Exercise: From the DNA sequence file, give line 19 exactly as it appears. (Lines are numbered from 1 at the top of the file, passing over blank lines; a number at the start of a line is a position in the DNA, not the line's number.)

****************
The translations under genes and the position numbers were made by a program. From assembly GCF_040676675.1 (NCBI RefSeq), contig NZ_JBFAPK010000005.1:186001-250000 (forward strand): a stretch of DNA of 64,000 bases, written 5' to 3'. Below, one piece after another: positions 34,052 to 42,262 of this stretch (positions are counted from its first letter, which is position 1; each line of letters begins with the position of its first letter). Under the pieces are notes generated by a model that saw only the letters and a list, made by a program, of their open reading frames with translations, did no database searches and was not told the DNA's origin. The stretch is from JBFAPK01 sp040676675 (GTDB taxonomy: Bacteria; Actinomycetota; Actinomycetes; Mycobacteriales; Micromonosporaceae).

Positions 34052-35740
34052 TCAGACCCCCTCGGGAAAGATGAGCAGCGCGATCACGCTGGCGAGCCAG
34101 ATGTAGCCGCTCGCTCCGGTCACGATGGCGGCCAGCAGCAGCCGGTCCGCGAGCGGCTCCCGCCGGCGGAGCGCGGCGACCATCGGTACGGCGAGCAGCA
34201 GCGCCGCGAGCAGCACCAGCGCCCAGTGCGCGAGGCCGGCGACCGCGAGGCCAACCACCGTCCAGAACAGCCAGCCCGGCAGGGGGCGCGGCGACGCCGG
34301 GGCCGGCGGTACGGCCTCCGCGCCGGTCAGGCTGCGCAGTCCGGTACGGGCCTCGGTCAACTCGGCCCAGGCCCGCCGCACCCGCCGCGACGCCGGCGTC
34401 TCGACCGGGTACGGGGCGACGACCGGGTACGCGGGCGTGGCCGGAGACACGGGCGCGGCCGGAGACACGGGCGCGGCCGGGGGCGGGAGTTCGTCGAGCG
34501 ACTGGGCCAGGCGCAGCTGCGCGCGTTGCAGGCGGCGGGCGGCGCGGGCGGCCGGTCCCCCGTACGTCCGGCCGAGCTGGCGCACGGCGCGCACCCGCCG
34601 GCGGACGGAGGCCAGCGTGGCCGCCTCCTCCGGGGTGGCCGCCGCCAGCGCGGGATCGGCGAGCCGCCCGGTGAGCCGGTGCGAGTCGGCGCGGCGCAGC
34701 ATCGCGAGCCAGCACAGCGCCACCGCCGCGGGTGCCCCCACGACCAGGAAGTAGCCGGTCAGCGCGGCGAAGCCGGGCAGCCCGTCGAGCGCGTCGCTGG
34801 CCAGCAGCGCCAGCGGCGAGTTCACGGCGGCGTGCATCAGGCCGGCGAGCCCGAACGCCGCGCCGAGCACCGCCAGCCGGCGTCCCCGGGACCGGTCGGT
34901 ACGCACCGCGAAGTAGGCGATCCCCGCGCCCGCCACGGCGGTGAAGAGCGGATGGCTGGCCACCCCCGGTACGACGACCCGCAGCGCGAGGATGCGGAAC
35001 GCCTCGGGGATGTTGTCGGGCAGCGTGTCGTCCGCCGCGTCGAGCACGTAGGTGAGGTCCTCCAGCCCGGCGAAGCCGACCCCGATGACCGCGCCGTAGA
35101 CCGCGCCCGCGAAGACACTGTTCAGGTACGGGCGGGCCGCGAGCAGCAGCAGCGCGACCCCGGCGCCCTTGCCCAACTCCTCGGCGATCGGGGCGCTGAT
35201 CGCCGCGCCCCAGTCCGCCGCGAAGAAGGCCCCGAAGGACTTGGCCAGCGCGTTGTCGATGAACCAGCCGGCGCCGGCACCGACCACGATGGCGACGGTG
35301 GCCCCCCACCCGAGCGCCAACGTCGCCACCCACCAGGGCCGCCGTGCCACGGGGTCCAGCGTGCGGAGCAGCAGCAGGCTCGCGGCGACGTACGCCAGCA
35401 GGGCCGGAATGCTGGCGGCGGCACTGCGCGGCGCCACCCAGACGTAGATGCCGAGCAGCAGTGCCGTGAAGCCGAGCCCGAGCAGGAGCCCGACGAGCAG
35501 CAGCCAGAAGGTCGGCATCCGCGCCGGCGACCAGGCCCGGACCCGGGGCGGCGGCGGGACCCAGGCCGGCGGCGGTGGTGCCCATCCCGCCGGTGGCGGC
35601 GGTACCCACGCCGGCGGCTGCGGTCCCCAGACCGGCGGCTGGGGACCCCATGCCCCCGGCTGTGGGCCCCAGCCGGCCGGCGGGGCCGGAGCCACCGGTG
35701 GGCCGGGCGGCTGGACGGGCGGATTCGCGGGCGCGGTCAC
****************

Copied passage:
35601 GGTACCCACGCCGGCGGCTGCGGTCCCCAGACCGGCGGCTGGGGACCCCATGCCCCCGGCTGTGGGCCCCAGCCGGCCGGCGGGGCCGGAGCCACCGGTG